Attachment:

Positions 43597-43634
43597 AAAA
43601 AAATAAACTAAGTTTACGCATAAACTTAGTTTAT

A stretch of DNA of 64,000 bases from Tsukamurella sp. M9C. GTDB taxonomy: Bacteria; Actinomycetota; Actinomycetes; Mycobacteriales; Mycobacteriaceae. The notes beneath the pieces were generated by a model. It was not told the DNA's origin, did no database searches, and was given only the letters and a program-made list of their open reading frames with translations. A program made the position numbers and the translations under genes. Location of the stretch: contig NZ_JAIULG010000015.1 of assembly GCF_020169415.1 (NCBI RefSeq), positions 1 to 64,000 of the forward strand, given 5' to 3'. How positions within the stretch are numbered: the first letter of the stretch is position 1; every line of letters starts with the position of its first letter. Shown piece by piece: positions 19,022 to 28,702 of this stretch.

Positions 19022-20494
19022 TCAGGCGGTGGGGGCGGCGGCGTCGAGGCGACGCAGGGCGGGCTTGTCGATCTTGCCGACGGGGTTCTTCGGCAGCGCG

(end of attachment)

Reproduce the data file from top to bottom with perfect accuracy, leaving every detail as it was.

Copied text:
Positions 43597-43634
43597 AAAA
43601 AAATAAACTAAGTTTACGCATAAACTTAGTTTAT

A stretch of DNA of 64,000 bases from Tsukamurella sp. M9C. GTDB taxonomy: Bacteria; Actinomycetota; Actinomycetes; Mycobacteriales; Mycobacteriaceae. The notes beneath the pieces were generated by a model. It was not told the DNA's origin, did no database searches, and was given only the letters and a program-made list of their open reading frames with translations. A program made the position numbers and the translations under genes. Location of the stretch: contig NZ_JAIULG010000015.1 of assembly GCF_020169415.1 (NCBI RefSeq), positions 1 to 64,000 of the forward strand, given 5' to 3'. How positions within the stretch are numbered: the first letter of the stretch is position 1; every line of letters starts with the position of its first letter. Shown piece by piece: positions 19,022 to 28,702 of this stretch.

Positions 19022-20494
19022 TCAGGCGGTGGGGGCGGCGGCGTCGAGGCGACGCAGGGCGGGCTTGTCGATCTTGCCGACGGGGTTCTTCGGCAGCGCG